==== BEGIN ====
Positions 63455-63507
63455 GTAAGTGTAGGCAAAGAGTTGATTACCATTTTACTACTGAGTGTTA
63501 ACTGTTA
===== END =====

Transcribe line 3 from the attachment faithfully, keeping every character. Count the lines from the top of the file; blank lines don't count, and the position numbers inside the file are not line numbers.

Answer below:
63501 ACTGTTA